Tuesday, February 5, 2013

[Comp-neuro] Computational optogenetics paper now available as open access

Dear Colleague,

Please note that the following paper, recently published in JCN, is now
available via Open Access:

The spatial pattern of light determines the kinetics and modulates
backpropagation of optogenetic action potentials
Nir Grossman, Vasiliki Simiaki, Claire Martinet, Christofer Toumazou,
Simon R. Schultz, Konstantin Nikolic

Optogenetics offers an unprecedented ability to spatially target
neuronal stimulations. This study investigated via simulation, for the
first time, how the spatial pattern of excitation affects the response
of channelrhodopsin-2 (ChR2) expressing neurons. First we described a
methodology for modeling ChR2 in the NEURON simulation platform. Then,
we compared four most commonly considered illumination strategies
(somatic, dendritic, axonal and whole cell) in a paradigmatic model of a
cortical layer V pyramidal cell. We show that the spatial pattern of
illumination has an important impact on the efficiency of stimulation
and the kinetics of the spiking output. Whole cell illumination
synchronizes the depolarization of the dendritic tree and the soma and
evokes spiking characteristics with a distinct pattern including an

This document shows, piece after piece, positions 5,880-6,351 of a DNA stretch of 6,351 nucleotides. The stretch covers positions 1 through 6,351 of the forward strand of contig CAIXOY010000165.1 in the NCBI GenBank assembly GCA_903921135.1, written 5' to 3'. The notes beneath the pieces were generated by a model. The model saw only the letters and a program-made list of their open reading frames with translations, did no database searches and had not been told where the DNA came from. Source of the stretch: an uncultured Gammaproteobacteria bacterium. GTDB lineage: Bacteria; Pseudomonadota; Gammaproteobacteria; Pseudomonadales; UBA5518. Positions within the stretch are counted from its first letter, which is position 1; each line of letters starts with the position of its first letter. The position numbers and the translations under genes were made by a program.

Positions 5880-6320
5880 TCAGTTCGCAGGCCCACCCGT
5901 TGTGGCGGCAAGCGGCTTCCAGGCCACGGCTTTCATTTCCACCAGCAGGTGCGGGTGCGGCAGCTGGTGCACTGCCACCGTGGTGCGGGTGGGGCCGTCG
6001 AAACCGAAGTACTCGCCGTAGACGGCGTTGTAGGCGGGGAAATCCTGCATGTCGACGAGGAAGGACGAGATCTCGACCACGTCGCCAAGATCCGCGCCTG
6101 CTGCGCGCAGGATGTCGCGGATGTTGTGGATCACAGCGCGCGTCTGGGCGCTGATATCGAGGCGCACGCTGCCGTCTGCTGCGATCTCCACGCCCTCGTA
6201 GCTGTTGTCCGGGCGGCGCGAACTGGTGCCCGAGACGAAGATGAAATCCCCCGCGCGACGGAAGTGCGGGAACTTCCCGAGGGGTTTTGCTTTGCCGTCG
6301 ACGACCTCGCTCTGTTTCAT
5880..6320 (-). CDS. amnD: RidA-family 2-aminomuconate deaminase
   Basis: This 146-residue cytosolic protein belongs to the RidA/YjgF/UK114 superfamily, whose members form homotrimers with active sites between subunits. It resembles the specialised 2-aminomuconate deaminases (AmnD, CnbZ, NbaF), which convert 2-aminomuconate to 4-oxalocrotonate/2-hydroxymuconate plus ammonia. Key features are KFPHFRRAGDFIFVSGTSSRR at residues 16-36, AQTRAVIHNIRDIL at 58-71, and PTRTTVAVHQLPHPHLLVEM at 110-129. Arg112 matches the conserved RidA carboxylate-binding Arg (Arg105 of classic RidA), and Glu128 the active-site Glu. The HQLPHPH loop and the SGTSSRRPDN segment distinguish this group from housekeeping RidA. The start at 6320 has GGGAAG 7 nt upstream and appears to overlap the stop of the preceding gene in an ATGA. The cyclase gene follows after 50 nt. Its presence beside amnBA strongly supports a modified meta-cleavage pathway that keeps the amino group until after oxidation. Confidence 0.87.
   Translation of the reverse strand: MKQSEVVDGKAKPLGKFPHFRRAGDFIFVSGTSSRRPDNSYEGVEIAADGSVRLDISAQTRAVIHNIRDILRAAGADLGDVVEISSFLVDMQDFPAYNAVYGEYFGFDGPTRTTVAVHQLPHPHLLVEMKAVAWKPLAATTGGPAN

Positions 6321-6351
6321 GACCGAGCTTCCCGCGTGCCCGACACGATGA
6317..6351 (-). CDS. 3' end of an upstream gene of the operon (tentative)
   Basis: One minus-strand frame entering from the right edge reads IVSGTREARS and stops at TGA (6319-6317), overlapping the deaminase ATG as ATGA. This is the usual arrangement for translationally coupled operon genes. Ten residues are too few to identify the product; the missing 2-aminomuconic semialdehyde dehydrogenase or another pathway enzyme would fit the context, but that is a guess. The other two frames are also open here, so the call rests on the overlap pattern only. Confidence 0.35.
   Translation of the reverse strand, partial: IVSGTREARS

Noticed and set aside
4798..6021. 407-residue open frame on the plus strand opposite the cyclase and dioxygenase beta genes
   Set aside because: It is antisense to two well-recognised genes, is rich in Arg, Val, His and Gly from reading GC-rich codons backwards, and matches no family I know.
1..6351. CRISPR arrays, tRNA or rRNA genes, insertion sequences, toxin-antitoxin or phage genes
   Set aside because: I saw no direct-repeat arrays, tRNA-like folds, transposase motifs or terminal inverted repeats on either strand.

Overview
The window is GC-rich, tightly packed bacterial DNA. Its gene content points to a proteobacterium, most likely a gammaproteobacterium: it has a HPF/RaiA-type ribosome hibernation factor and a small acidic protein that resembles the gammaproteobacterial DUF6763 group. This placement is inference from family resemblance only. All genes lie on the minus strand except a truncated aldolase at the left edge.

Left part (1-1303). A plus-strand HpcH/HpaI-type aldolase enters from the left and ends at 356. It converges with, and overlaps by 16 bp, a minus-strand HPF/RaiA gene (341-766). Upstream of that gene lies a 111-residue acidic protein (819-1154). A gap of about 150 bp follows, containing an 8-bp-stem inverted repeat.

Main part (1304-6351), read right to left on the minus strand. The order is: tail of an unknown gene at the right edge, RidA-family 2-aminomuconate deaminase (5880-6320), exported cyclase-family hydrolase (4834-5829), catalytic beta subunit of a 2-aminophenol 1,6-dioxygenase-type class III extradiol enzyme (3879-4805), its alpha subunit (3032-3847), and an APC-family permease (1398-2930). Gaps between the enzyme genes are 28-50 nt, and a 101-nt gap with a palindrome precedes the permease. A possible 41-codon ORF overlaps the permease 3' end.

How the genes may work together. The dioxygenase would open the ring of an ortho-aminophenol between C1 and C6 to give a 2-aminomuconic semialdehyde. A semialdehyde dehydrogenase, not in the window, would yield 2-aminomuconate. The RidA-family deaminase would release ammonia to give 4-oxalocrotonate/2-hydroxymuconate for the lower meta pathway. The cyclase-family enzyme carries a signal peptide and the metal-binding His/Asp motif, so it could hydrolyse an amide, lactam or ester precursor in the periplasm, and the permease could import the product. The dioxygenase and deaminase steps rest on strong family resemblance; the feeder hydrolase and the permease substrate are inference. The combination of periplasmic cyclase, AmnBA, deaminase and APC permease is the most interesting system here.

increased bursting rate and enhanced back propagation of action
potentials (bAPs). This type of illumination is the most efficient as a
given irradiance threshold was achievable with only 6 % of ChR2 density
needed in the case of somatic illumination. Targeting only the axon
initial segment requires a high ChR2 density to achieve a given
threshold irradiance and a prolonged illumination does not yield
sustained spiking. We also show that patterned illumination can be used
to modulate the bAPs and hence spatially modulate the direction and
amplitude of spike time dependent plasticity protocols. We further found
the irradiance threshold to increase in proportion to the demyelination
level of an axon, suggesting that measurements of the irradiance
threshold (for example relative to the soma) could be used to remotely
probe a loss of neural myelin sheath, which is a hallmark of several
neurodegenerative diseases.

Comp-neuro mailing list

No comments:

Post a Comment